- Jens Kreinath, Wichita State University, Numen 63.1

"A collective volume of rare intellectual and methodological coherence... This is a landmark volume that marks the coming of age for the study of Islam through ethnography."

- Nile Green, Anthropos​

Explores the impact of the ethnographic method on the representation of Islam in anthropology

This comparative approach to the various uses of the ethnographic method in research about Islam in anthropology and other social sciences is particularly relevant in the current climate. Political discourses and stereotypical media portrayals of Islam as a monolithic civilisation have prevented the emergence of cultural pluralism and individual freedom. Such discourses are countered by the contributors who show the diversity and plurality of Muslim societies and promote a reflection on how the ethnographic method allows the description, representation and analysis of the social and cultural complexity of Muslim societies in the discourse of anthropology.

Key Features​

  • ​Shows the benefit of using ethnography as a method to engage with and relate to specific empirical realities

  • Includes case studies on rituals and symbols in Syria, Tunisia, Damascus, Algeria, Britain, Pakistan, Brazil and Lebanon

  • ​Covers practices such as veiling, students' religious practices, charitable activities, law, and scholarship in Egypt, Jordan, Turkey and Yemen​

Baudouin Dupret is a Researcher at CNRS, France; Thomas Pierret is Lecturer in Contemporary Islam, University of Edinburgh; Paulo G. Pinto is Professor of Anthropology and Director of the Center for Middle East Studies, Universidade Federal Fluminense, Brazil; Kathryn Spellman-Poots is Associate Professor at AKU-ISMC.


Cosmopoli​tanisms in Muslim Contexts: Perspectives from the Past

Edited by Derryl N. MacLean & Sikeena Karmali Ahmed

ISBN: 978 0 7486 4456 8 (HB)  ISBN: 978 0 7486 8985 9 (PB)  

2012

Co-publisher: Edinburgh University Press

Reviews: "Cosmopolitanisms in Muslim Contexts exceeds all previous efforts to address the intersection of Islam and cosmopolitan norms, values and options. Against the backdrop of Islamicate civilization and contemporary global challenges, its contributors accent cosmopolitanism as both a political ideal and a social practice in several contexts. At last one can, and does, grasp the critical cosmopolitan element of the Muslim world throughout the Afro-Eurasian ecumene."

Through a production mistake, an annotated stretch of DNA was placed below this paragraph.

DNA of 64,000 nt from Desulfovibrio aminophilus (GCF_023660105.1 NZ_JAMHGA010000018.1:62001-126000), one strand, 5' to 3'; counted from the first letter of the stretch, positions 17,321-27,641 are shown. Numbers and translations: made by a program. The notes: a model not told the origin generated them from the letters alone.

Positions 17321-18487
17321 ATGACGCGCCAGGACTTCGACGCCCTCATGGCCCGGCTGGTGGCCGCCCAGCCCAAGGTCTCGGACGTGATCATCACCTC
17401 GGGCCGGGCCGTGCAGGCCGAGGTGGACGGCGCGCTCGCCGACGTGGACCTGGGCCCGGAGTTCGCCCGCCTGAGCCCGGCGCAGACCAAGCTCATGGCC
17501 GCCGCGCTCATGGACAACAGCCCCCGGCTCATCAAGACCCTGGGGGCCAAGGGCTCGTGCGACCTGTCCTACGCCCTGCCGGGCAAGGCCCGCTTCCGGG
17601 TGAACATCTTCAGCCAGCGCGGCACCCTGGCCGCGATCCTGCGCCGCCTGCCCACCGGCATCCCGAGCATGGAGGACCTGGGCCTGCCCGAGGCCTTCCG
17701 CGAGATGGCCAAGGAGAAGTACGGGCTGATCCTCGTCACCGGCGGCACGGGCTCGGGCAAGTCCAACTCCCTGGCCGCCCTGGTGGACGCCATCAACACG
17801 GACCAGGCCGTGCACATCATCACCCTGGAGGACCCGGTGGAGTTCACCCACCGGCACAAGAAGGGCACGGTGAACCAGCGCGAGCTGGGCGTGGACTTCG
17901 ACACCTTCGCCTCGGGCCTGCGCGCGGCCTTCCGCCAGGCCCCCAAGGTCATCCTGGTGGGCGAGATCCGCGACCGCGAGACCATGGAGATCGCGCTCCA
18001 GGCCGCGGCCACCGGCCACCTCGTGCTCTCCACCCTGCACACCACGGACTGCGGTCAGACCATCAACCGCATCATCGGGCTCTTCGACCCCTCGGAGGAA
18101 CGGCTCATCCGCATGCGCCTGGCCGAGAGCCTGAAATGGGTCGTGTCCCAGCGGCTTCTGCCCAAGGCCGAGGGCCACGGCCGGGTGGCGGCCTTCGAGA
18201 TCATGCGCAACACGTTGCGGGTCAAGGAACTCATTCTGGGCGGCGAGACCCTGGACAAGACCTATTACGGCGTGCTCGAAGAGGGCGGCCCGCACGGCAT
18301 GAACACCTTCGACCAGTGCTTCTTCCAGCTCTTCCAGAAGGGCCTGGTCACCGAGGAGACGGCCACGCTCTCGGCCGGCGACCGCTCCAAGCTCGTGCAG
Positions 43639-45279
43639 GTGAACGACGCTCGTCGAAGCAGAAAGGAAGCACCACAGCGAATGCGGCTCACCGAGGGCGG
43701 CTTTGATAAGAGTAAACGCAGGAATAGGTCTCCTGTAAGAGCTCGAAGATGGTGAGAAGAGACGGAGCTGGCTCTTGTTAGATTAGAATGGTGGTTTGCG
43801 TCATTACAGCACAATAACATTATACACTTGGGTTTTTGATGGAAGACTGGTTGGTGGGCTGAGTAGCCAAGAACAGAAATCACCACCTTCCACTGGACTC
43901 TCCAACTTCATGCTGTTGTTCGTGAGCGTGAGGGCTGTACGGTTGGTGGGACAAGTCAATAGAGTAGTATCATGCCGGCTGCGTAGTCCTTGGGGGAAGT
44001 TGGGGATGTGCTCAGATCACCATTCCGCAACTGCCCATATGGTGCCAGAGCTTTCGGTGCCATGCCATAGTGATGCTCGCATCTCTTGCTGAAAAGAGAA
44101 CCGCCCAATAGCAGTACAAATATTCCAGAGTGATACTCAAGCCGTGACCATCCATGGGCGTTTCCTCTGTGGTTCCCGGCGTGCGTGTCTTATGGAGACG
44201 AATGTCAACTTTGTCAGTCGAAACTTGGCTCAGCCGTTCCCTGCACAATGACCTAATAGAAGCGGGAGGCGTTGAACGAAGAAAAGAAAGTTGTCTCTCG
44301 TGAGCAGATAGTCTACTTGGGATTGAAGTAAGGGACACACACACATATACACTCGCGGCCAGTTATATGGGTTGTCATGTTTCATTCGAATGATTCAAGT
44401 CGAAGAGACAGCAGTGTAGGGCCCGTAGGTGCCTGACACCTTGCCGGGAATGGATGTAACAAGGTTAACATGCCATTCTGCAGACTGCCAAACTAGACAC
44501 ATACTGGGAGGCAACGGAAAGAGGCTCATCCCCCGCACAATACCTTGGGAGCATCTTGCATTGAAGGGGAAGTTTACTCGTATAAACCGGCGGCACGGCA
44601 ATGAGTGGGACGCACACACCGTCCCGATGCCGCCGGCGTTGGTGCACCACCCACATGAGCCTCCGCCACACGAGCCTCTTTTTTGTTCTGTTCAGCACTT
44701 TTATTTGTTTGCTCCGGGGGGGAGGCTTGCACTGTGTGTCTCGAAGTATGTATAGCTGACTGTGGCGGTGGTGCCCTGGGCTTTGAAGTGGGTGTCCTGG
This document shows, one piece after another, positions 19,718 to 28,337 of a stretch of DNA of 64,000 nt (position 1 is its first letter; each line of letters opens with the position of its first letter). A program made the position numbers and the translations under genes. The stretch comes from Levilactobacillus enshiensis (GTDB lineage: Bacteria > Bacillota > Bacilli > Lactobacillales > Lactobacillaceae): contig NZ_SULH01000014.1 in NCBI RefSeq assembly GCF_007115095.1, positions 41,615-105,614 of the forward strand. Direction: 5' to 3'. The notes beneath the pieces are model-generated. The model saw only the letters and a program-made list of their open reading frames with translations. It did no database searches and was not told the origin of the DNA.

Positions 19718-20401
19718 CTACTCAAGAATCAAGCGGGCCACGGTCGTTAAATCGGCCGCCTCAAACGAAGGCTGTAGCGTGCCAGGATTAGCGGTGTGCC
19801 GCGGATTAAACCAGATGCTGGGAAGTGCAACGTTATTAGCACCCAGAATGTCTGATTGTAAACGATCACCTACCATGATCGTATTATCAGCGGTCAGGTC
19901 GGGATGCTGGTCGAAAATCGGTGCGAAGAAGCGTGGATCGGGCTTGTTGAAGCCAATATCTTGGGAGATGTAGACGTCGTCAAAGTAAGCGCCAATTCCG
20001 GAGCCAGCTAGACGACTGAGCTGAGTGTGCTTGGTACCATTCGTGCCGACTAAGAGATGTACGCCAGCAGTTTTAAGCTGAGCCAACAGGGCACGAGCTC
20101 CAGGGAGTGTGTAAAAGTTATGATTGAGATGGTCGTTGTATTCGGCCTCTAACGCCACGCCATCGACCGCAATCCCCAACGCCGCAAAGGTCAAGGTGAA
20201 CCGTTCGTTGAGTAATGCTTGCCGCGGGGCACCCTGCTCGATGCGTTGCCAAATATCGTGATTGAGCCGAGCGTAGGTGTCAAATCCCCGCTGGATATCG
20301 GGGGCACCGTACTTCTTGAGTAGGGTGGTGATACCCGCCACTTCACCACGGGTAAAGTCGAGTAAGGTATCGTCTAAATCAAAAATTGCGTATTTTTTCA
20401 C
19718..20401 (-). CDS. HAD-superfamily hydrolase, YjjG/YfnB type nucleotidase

- Professor Bruce B. Lawrence, Author of The Qur'an - A Biography

MacLean and Ahmed are to be commended for bringing together such a wide range of scholarship under the same theoretical umbrella.

- Ian Campbell, Georgia State University, Middle East Media and Book Reviews


Looks at moments in world history when cosmopolitanism pervaded Muslim societies

This collection of 9 essays focuses on instances in world history when cosmopolitan ideas and actions pervaded specific Muslim societies and cultures. The contributors explore the tensions between regional cultures, isolated enclaves and modern nation-states.

Cosmopolitanism is a key concept in social and political thought, standing in opposition to closed human group ideologies such as tribalism, nationalism and fundamentalism. Recent discussions of it have been situated within Western self-perceptions. Now, this volume explores it from Muslim perspectives.

Key Features

  • ​Contributors include Felicitas Becker, Thomas Kuehn, Ariel Salzmann, Iftikhar Dadi and Muhammed Khalid Masud

  • Choses models from 4 areas: the Swahili coast, the Ottoman Empire/Turkey, Iran and Indo-Pakistan, showing the differences and similarities between areas

  • ​​Each region is covered in 2 chapters, providing a basis for comparison​

Derryl N. MacLean is Associate Professor in the Department of History and Director of The Centre for the Comparative Study of Muslim Societies and Cultures (CCSMSC) at Simon Fraser University, Canada; Sikeena Karmali Ahmed is a former Manager of Publications at AKU-ISMC.​


Development Models in Muslim Contexts: Chinese, 'Islamic' and Neo-liberal Alternatives

Edited by Robert Springborg

ISBN: 978 0 7486 3968 7 (HB)

2009

Co-publisher: Edinburgh University Press

Reviews: ​"...the core of the book is excellent."

- Ali Abd al-Malik, The Islamic Quarterly


​The Challenge of Pluralism: Paradigms from Muslim Contexts

Edited by Abdou Filali-Ansary and Sikeena Karmali-Ahmed

ISBN: 978 0 7486 3969 4 (HB)

2009

Co-publisher: Edinburgh University Press